Results

Constrained and unconstrained kinematic models

Constrained and unconstrained-kinematic models calculated sagittal plane and hip adduction kinematics that differed less than the a priori 5 degree threshold (RMS errors: 1.6–3.2°; Fig. 2). Hip and knee flexion patterns were strongly correlated (rxy ≥ 0.90), ankle sagittal motions fell just below the cutoff value for ‘substantially different’ (0.85 < rxy < 0.90). Hip adduction patterns were moderately correlated (0.65 < rxy < 0.71). Despite any detected differences in kinematic patterns, joint excursions varied by less than five degrees between unconstrained and constrained models. Estimated soft-tissue artifact of markers on the thigh segment were almost twice as large as markers on the shank segment (RMS error 12.6 and 6.7 mm, respectively, Table 1).
Fig. 2
Fig. 2

Lower extremity kinematics calculated using the constrained (gold band) and unconstrained (purple band) models were similar to within 5°. Sagittal knee and hip kinematics had the strongest agreement (rxy ≥ 0.90), ankle sagittal kinematics fell just below our threshold for ‘substantially different’ (0.85 < rxy < 0.90), and hip abduction was only moderately correlated between the two kinematic models (0.65 < rxy < 0.71)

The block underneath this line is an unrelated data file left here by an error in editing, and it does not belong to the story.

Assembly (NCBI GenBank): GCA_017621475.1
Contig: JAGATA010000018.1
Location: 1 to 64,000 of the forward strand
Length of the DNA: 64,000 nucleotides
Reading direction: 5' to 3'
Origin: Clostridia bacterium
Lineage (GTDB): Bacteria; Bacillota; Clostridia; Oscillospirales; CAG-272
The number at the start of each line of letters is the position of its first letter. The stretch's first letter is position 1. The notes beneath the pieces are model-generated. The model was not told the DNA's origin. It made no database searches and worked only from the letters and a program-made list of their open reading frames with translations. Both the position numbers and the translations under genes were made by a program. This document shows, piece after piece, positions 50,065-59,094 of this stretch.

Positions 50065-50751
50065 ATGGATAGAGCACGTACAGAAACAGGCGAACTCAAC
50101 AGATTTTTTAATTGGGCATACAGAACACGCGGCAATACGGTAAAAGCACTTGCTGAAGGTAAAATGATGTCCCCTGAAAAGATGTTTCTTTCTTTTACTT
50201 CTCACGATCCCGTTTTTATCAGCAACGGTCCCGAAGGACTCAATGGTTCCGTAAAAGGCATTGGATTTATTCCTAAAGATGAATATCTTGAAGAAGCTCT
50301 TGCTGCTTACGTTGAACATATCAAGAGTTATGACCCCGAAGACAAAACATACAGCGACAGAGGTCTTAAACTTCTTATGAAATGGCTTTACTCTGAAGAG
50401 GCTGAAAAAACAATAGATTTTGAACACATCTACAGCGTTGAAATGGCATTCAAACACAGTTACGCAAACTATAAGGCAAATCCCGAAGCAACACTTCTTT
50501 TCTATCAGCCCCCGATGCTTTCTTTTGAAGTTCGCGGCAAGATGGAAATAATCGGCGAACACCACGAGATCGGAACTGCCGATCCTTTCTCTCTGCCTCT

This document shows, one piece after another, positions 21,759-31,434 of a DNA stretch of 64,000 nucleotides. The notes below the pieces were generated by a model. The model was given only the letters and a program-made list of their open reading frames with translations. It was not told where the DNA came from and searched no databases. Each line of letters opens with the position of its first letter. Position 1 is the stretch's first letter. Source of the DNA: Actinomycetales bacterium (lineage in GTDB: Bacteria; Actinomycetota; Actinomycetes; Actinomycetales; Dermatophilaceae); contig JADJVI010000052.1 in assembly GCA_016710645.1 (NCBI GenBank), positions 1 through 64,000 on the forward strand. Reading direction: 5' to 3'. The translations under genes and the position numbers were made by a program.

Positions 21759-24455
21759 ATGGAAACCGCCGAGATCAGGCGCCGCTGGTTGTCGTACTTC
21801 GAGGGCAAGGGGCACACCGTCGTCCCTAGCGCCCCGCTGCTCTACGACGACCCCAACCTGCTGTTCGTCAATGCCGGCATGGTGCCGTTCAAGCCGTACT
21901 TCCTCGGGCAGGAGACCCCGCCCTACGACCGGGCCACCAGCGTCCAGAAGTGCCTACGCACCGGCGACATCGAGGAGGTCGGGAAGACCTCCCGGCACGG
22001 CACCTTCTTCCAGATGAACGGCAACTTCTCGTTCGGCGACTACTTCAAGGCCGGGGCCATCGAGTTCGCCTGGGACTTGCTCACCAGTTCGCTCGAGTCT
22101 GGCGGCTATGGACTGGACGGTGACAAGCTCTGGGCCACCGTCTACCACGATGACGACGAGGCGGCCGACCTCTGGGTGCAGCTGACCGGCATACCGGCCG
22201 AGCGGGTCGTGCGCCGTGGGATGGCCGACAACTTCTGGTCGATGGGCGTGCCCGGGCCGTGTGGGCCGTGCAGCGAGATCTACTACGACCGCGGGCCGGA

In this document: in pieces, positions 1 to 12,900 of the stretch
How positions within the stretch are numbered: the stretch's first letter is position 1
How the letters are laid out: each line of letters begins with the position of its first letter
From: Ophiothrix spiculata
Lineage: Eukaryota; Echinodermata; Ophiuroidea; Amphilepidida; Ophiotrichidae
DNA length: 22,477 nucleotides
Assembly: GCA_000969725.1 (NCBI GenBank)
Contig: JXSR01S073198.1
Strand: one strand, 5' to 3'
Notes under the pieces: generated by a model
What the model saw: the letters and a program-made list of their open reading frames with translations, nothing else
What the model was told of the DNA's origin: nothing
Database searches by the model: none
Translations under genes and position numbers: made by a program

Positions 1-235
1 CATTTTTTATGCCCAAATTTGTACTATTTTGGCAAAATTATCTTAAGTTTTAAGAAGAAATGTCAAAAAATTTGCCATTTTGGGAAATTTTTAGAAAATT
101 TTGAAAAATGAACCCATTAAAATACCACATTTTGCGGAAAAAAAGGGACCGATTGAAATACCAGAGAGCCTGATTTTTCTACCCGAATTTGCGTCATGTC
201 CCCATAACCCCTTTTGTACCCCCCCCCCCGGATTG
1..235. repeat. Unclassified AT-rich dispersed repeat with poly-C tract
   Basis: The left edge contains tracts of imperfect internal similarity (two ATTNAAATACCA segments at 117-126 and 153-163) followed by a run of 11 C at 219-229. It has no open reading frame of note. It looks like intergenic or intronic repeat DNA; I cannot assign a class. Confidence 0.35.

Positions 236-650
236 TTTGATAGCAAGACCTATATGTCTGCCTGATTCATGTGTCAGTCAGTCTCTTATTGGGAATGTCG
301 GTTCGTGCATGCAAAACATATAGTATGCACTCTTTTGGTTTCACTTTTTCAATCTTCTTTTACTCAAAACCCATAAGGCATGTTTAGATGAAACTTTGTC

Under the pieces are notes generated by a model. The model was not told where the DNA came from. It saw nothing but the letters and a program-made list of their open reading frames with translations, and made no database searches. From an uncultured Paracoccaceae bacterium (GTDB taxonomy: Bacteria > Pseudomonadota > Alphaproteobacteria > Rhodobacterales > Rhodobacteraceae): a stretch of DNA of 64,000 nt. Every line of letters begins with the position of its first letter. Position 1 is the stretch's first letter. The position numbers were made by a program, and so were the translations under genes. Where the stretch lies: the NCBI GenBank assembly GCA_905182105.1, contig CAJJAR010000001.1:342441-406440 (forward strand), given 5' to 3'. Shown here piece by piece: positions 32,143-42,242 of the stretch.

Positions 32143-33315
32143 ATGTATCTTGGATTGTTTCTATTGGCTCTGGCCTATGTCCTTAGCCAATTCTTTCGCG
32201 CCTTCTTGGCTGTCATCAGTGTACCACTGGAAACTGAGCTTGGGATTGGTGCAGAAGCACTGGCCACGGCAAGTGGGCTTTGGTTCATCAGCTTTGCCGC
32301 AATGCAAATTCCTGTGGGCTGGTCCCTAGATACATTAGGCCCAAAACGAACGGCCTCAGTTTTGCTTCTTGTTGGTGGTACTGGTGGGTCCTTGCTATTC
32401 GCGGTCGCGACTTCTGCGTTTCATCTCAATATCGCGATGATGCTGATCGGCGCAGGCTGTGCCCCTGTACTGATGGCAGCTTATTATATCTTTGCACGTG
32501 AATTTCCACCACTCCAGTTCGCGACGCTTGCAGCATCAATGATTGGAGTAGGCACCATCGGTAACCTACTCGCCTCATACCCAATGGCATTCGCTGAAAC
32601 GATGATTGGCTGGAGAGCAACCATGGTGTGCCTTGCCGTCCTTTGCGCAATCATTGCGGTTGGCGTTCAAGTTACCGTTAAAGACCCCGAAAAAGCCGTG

Table 1

Calculated root mean square errors (mm) between experimentally and model marker trajectories using the full markers set

 

Slow (0.9 m/s)

Moderate (1.2 m/s)

Fast (1.5 m/s)

Thigh1

13.0

13.5

14.2

Thigh2

9.0

10.4

10.4

Thigh3

12.3

11.8

13.7

Lateral Knee

13.0

13.6

15.7

Shank1

9.5

9.6

9.2

Shank2

5.4

5.5

5.7

Shank3

6.1

6.7

7.1

Lateral Ankle

5.0

5.2

5.7

Effects of marker placement and quantity on kinematics